By "accursed systems", he meant the Orange Order and the Ribbonmen, the complementary tribal alliances which, in Carleton's day, kept the people of his Clogher valley at one another's throats. The Catholic Ribbon Movement, with its squalid acts of violence and revolting agrarian crimes, never attracted to itself any of the glamour of the lost cause or, so far as I know, gained a single apologist of any consequence. It petered out as more inspiring outlets for disaffection began to present themselves.
The Orange Order, its counterpart in militancy, was a different matter. "Protestant; but not sectarian" was how an early historian of the movement described it - and indeed many people may be surprised to learn that the principle of religious tolerance is among the Orange Order's most cherished tenets. How can this be?
A headstrong element, in one version of the story, perpetually hijacked and goes on hijacking the Order's celebrations and demonstrations. It lent to these proceedings a triumphalist air when, ideally, they should have been non-threatening, and provoked retaliation from the other lot. It's a wretched and seemingly irreparable situation, and one in which everyone who succumbs for an instant to instinctive bigotry is implicated.
The enemy of bigotry is knowledge and consequent understanding. The Faithful Tribe - subtitled "an intimate portrait of the Loyal Institutions" - applies itself with gusto and diligence to investigating the positive side of Orangeism. The Loyal Institutions have found an unlikely but commanding champion in Ruth Dudley Edwards, the biographer of the leader of the Easter Rising in 1916, Padraig Pearse. She is herself of Southern Irish, Catholic extraction although, having washed her hands of that murky ideology, she is now an atheist. "I have never," she states, "known a community as misrepresented and traduced" as Ulster Orangemen and women -- a body whose assets do not include proficiency in public relations.
The Irish nationalist perception of bigotry as a Protestant phenomenon has been widely accepted by the world at large, though the Catholic Church was never behindhand when it came to imposing a sectarian outlook. There was exceptions, however: it's salutary to remember that during the present century, three Orange Lodges were in the habit of parading each Twelfth of July past St Paul's Catholic Church on the Falls Road in Belfast. They were not only encouraged to do so by the Parish Priest, Father Convery, but positively forbidden to consider any other route, since he and his parishioners enjoyed the spectacle so much.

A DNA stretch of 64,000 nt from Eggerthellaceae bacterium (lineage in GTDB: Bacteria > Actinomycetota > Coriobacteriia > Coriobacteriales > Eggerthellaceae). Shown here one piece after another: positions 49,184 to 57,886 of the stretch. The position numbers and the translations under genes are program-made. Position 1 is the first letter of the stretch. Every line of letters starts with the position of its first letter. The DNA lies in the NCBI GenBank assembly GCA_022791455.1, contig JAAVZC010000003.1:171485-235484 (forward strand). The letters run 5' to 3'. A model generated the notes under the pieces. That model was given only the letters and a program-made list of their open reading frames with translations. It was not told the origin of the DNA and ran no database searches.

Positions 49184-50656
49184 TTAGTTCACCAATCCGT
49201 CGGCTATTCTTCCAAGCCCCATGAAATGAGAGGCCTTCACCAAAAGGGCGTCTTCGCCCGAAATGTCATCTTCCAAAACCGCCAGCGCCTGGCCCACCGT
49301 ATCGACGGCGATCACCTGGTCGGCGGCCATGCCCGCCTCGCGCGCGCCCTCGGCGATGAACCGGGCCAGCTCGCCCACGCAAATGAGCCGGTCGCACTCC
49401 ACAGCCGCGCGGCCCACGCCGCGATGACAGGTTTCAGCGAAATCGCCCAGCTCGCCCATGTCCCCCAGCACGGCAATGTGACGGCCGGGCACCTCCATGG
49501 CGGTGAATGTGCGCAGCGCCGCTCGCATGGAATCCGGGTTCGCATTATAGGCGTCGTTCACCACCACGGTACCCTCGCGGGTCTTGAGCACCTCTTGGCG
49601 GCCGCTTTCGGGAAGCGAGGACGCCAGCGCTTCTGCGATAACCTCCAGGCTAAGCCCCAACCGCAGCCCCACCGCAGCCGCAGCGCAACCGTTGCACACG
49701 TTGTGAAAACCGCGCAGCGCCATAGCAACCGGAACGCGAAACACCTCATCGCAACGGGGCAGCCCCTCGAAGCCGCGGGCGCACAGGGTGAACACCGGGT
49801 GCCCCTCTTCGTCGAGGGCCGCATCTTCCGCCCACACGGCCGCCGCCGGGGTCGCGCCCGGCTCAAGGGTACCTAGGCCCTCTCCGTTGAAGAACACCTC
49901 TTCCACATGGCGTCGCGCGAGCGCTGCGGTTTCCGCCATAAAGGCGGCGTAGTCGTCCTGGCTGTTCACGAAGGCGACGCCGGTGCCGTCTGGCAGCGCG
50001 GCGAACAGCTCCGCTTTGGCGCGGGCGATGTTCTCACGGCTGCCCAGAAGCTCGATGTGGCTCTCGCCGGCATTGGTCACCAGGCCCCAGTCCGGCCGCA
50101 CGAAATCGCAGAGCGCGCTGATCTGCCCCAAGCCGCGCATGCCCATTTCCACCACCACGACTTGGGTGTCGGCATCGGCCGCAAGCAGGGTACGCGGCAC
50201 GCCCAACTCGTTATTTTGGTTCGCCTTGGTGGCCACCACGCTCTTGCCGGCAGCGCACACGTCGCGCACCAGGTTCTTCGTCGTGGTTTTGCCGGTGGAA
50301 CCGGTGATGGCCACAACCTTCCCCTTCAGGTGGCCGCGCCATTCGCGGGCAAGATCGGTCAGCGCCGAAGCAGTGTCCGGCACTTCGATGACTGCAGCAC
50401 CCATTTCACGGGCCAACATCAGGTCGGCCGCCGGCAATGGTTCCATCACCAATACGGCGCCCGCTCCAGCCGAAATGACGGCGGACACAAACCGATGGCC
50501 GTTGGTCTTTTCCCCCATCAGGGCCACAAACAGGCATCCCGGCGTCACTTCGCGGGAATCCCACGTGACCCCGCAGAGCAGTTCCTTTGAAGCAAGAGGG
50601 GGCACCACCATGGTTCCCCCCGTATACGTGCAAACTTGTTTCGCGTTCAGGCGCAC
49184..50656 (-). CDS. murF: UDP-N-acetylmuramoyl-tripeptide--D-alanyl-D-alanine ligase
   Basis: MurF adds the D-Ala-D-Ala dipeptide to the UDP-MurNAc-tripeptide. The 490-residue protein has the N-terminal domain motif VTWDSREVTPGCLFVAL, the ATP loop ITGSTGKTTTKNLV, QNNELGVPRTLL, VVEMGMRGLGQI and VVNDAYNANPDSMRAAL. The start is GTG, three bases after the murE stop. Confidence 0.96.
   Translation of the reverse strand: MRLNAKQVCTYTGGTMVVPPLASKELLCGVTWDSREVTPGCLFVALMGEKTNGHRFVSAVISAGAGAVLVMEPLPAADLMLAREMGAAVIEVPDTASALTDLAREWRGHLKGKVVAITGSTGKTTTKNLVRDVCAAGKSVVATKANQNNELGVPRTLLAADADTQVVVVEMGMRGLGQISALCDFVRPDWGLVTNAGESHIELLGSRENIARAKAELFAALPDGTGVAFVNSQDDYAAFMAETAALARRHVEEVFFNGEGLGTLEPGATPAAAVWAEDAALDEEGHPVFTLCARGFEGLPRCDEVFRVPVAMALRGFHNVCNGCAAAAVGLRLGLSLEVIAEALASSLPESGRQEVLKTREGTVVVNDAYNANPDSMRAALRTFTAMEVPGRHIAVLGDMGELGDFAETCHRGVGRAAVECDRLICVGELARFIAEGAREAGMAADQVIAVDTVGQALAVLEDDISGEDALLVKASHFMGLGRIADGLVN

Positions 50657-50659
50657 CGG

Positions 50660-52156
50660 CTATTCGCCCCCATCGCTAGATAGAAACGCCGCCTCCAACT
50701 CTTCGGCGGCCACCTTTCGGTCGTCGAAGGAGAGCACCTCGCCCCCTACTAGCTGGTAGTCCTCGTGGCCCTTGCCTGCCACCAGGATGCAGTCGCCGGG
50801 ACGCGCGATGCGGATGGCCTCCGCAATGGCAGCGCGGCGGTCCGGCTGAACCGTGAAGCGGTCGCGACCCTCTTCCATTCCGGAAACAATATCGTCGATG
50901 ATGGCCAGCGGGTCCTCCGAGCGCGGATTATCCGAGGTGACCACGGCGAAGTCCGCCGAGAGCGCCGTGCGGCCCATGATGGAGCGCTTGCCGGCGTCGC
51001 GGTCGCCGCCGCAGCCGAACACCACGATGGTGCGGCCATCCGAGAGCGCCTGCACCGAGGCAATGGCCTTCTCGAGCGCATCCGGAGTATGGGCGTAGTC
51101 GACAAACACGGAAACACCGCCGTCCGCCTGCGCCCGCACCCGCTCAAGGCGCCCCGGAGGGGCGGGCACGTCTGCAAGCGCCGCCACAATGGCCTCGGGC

No one remembers Edward Carson's advice to the Ulster Unionist Council, after Partition, to make it very clear that "the Catholic minority have nothing to fear from the Protestant majority". Yet everyone remembers Sir James Craig's comment in 1932, defining the North as a Protestant state and a Protestant people - but not that it was a riposte to de Valera's boasts about Southern Ireland being a Catholic state for a Catholic people. Competing bigotries, you might say, shaped the two halves of Ireland in their earliest political incarnations.
It's true that the Ulster Unionist Council did not exactly act on Carson's advice, that one-party government was never a recipe for democracy, and that egregious injustices were enacted. But ordinary decent Unionists and Orangemen (no less than ordinary decent nationalists) had no wish to live in anything other than amity with their fellow citizens, and many achieved this desirably undramatic state of affairs.
There have been moments, in the last 50-odd years, when it looked as though the modern world might catch up with Northern Ireland; that a secular morality might come into being, sectarian animosities abate, and reason finally assert itself. But history was against it; and inflexibility, and tribal oneupmanship. The noisy minority, Orange and Green, refused to grasp that it is possible to uphold your own culture without abominating someone else's. (It is always the other side that's accused of doing the abominating, so that outsiders, however well-meaning to start with, quickly become exasperated with the whole farrago.)
Ruth Dudley Edwards devotes her last seven chapters to the annual deadlock at Drumcree, considering the situation fairly, and remaining alive to its ironies. This deadlock represents a missed opportunity. The Catholic residents of the Garvaghy Road might, from a position of strength, not weakness, have welcomed or at least tolerated the Orange marchers, and even put up a banner to that effect in the Irish language ("Failte roimh na hOreistaigh", or some such). Or, alternatively, the marchers might have responded to changed circumstances- the influx of nationalists and republicans into the area - and chosen to go by a different route. But no one was in the mood for a quixotic gesture.
The Faithful Tribe is on the side of pluralism, rather than exclusiveness, in Irish life. It contains some jokes, some first-hand experiences, some outrage and a lot of common sense. It aims to separate the Orange Order - the unique, historic association - from much of the opprobrium it has gathered, for good and bad reasons, and to reinstate it as an upright organisation. If this is not exactly an easy task, it is nonetheless a timely and a worthwhile undertaking. "For we have rights," wrote the poet John Hewitt (not an Orangeman, but nevertheless a spokesman for Planter entitlements in the north of Ireland), "For we have rights drawn from the soil and sky."
Patricia Craig edited the "Oxford Book of Ireland" and is writing the biography of Brian MooreReuse content